I designed the Earthquake Shield to commemorate the 'big one' in 1989 in the Bay Area. I felt that the earth was speaking to us to remind us to take care of her. I used found items we might find in urban street after an earthquake to suggest chaos and movement. The design shows cracks encrusted with familiar items. The technique and use of materials is reminiscent of antique 'memory' sculptures - layers of little things encrusted onto ceramic pieces, although the format for the Earthquake Shield is contemporary.
The changing of the seasons is nature's cycle of transformation. The harvest of fall, the leaves on trees turning brilliant reds, oranges and yellows is indeed a wondrous event. It fills me with awe and gratitude, excites all of my senses! I look forward to "leaf peeping", traveling to certain locations that are especially colorful and capturing the majestic colors of fall with my camera each fall season.
Raised in the cultural crossroad of working-class Miami, my paintings reveal multi-layered themes of Cuban and pan-Caribbean cultural identities and shared realities in the United States. The work often includes symbolic images of liberation, and illumination inspired by the indigenous and African-based spiritual traditions, and references to the hybridity of "creole" cultures.
Feet don't fly (2008). We often make the mistake of focusing more on our perceived short-comings than the magnificence of our greater potential. A bird with a broken leg can still soar freely through the sky.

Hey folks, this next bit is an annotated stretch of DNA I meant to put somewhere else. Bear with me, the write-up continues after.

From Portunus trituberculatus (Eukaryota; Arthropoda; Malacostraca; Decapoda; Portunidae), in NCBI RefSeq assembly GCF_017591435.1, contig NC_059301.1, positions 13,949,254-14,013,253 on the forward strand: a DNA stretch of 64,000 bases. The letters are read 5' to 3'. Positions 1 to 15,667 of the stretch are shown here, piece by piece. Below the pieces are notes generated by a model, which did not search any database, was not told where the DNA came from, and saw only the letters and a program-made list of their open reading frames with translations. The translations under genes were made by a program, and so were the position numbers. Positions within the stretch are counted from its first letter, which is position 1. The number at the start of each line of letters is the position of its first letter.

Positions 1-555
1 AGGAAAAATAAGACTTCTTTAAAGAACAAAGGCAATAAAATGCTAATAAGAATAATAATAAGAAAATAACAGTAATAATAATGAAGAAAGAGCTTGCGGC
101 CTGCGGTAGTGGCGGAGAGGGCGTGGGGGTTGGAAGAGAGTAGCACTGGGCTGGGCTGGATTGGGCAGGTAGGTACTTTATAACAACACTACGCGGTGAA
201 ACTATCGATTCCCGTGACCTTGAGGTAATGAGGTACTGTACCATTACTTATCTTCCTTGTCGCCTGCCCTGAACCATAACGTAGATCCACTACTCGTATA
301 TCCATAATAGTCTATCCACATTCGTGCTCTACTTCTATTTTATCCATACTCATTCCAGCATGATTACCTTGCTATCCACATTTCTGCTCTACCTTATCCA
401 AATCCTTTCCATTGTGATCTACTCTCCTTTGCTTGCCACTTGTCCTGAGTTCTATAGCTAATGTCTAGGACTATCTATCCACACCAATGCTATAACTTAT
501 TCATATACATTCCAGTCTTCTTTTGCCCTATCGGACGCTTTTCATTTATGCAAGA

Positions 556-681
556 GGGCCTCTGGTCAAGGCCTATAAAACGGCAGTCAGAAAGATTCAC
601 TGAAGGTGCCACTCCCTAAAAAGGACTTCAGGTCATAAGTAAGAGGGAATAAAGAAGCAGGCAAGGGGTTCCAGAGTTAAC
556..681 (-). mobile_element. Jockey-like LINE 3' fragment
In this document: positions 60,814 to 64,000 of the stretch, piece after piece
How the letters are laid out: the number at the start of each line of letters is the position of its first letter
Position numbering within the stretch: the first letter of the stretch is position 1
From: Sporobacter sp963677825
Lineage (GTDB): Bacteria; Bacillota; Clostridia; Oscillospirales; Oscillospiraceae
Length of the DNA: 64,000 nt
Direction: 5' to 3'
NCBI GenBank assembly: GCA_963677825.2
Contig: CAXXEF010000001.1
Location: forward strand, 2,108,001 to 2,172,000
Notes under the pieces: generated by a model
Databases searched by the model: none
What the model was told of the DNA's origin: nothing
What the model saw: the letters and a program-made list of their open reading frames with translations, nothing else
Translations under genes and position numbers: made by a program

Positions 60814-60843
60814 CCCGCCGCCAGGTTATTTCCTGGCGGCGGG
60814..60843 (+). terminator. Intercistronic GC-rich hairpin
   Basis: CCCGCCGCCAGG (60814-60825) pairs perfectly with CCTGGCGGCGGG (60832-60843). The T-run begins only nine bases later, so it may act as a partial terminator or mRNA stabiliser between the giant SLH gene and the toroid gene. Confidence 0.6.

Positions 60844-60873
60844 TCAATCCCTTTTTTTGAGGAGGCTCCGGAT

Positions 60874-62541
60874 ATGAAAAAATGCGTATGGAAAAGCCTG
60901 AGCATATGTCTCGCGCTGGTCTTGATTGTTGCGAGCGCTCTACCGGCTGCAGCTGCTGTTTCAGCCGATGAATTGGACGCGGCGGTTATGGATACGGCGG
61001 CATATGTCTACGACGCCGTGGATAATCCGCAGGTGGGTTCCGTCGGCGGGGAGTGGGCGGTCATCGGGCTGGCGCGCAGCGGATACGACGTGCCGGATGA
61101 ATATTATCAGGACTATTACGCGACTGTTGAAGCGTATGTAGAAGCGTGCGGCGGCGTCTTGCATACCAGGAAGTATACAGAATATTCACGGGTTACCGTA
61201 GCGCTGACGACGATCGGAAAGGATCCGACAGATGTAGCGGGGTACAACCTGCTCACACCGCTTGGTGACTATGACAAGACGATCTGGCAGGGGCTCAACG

Pablo Soto Campoamor
Keba Armand Konte
Keba Konte's canvas Ken Saro-Wiwa (2008) is from the series Defending the Defenders and was inspired by Amnesty International and Sierra Club's recent collaboration linking human rights to environmental rights. Here Keba pays homage to a hero of the movement - one who defended the environment and indigenous people with his life. The salvaged materials Konte has used are apt canvases to convey his story.
Ken Saro-Wiwa. Nigerian environmental activist. Executed for protesting the environmental rape of his country caused by the negligence of large oil companies.
The Shaman's Heart (2008). Presently the greater portion of my paintings are abstract, in that the elements I use goes far beyond figurative and lands somewhere in the realms of symbolism and expressionism. I feel I am truly able to express myself in depths and heights from an abstract viewpoint rather than from the figurative... Just about half of the time that each piece requires is spent listening to the work with my eyes. During which time the name or title of the piece is revealed. This is a very crucial stage of the work in that the name is the key that gives the viewer a direct or subtle insight into the subject matter. It is important to me that every work manifest with a name because they are like children to me and what is a child without a name? Therefore, at the earliest stages of the dialogue my senses are tuned-in for the name as that becomes the essence out of which the piece develops.
People of the Sun (2005). In her art, Sandrine Malary enjoys playing with textures and patterns. She often transports herself back to her motherland, Ayiti (Haiti), when she creates, thus making her pieces reflect not only the colors of the islands, but the spirit of Vodou. Sandrine's prayer with these pieces is that change will come to her people, that one day, Ayiti (Haiti) will transform to reclaim its place as "La Perle des Antilles," (The Pearl of the Antilles). She hopes that sharing her culture will open eyes and hearts to the plight of her nation.